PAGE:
- Called to Justice: The Life of a Federal Trial Judge by Warren K. Urbom. Foreword by William Jay Riley
In this highly personal memoir, Judge Warren K. Urbom tells the story of his evolution from a rural Nebraska farm boy to a distinguished and respected federal trial judge. Judge Urbom catalogues in careful detail memories that are both mundane and momentous—opening for the reader a comprehensive view of his humble beginnings during the Dust Bowl in the Great Plains, his path to—and then away from—the Methodist ministry, his confirmation as a federal district court judge, and his experiences over more than four decades on the bench. In this surprisingly candid book, Judge Urbom tells a story that is as much about love, family, and morality as it is about the cause of justice to which he has dedicated much of his professional life.
Judge Urbom is perhaps best known for presiding, early in his judicial career, over a series of the criminal trials arising from the infamous armed standoff between members of the American Indian Movement and federal officials in the village of Wounded Knee on the Pine Ridge Reservation in western South Dakota in 1973. This memoir recounts those trials, as well as the public attention and media drama that surrounded the proceedings. Judge Urbom also opens up about his own personal struggles to do justice in those cases, revealing for example how he sometimes struggled to balance his duty to uphold the laws of the United States with his increasing awareness that many of those laws, as they relate to American Indians, are based on a false and, as he describes it, “arrogant assumption of the ignorance and savagery of Indians.” All along Judge Urbom thinks critically about the proper role of law and judges in society. He resolved the particular challenges of the Wounded Knee cases by an emphasis on the importance of process—providing a fair forum for the Indians’ arguments to be heard—and a respect for the restricted role [End Page 207] of the trial courts in the federal judicial system—bound to uphold the law as interpreted by the Supreme Court. The issues presented in those and other cases retold in this memoir will challenge the reader with important and provocative questions.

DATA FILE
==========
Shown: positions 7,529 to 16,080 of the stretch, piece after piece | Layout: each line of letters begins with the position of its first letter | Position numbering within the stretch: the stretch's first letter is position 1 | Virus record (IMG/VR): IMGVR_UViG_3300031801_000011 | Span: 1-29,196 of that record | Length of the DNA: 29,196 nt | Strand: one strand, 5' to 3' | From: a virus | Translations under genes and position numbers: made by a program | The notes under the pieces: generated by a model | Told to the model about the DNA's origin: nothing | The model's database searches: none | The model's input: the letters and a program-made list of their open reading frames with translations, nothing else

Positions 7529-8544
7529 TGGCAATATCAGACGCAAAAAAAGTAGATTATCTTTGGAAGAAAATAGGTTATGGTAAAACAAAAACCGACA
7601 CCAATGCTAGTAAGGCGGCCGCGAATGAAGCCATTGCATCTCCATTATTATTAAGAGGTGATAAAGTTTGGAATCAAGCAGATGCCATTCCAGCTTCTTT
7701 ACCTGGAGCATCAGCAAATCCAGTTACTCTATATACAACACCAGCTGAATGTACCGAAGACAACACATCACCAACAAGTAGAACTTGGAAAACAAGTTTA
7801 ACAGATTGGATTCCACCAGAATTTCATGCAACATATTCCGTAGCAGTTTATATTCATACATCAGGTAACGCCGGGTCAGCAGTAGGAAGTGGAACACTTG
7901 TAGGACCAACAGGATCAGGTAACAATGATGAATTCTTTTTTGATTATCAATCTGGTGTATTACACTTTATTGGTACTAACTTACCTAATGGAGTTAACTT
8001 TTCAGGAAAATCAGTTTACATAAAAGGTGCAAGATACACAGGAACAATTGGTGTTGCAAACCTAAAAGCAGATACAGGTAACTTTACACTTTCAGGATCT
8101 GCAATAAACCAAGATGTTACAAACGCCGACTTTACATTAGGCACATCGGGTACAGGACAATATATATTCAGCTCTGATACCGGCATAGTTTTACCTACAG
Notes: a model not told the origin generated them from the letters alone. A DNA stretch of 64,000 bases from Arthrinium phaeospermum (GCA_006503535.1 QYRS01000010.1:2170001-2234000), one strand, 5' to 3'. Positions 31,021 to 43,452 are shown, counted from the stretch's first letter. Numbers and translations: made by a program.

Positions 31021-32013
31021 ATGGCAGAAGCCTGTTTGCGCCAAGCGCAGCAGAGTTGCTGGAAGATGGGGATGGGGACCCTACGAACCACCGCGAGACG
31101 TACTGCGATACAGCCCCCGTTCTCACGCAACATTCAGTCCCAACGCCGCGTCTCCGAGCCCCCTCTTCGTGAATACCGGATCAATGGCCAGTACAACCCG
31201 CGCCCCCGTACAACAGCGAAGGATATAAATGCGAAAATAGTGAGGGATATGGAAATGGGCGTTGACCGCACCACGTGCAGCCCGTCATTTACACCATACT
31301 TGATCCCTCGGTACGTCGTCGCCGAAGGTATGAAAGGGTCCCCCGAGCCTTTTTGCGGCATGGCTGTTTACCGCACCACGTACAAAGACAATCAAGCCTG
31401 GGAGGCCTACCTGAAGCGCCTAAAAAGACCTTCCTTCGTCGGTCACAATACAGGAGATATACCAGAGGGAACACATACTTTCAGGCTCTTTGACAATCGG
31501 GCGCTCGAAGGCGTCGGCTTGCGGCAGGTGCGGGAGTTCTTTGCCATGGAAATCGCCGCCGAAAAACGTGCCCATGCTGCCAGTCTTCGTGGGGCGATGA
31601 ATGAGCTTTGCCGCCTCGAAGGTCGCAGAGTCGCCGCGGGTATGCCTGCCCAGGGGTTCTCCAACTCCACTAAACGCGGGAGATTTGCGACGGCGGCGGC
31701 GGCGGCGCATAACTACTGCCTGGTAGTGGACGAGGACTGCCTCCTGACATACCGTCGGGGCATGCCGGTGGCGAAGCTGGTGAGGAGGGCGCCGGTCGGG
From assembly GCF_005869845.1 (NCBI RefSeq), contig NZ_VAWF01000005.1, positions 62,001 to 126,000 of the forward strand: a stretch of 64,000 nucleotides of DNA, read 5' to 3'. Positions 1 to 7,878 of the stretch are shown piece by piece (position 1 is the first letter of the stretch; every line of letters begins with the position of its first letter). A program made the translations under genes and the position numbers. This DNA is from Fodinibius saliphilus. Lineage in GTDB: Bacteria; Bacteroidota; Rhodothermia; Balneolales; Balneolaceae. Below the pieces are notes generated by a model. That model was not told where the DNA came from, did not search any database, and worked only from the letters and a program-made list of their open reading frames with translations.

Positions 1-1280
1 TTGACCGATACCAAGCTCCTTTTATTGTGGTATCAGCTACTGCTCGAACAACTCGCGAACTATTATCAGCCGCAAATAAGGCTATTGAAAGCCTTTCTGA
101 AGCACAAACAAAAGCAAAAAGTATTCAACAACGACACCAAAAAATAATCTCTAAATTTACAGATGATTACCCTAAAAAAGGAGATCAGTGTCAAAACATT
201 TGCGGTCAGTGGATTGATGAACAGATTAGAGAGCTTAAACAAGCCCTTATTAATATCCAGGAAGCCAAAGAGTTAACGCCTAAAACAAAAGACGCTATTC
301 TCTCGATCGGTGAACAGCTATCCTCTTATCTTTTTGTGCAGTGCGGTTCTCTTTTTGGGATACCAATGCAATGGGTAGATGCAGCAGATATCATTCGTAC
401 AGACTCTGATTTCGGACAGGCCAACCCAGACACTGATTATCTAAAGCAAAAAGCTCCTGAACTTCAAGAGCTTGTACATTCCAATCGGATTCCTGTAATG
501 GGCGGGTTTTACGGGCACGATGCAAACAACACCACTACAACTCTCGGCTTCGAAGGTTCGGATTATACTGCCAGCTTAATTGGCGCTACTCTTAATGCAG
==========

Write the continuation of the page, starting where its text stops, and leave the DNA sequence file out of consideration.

In addition to the many detailed case histories, this book weaves together numerous personal anecdotes in an almost stream-of-consciousness, journal-like style. On just one sample page, discussing his days in military service, Judge Urbom takes the reader through the (1) advancing science of glass eye design, (2) four rules he learned from a friend about how to drink beer, (3) his experience on a military bowling team, and (4) how he learned to ski just before his separation from the army. Although some of the details might risk tedium at times, this style ultimately becomes part of the book’s charm, and the reader is rewarded with a series of several poignant personal gems. For example, Judge Urbom recounts the charming story of how, after he received a D in penmanship in his elementary school years, his father—a quiet man with “his eighth grade education and his big, dirt-farmer hands”—sat down and coached his son through a more careful writing of his own name so that he might appreciate “the beauty of words and how to make them look beautiful.” The love story between Judge Urbom and his wife is also particularly memorable, with Judge Urbom taking the reader from the moment he first knew that he would marry her (“on that particular morning at the particular place her simple walking along the sidewalk made me wilt”) to her final breath after a long battle with cancer (saying simply “Warren” before she passed).
Readers interested in legal history and the inner workings of the legal system will find much of interest in this book, but it is a fascinating read for a broader audience...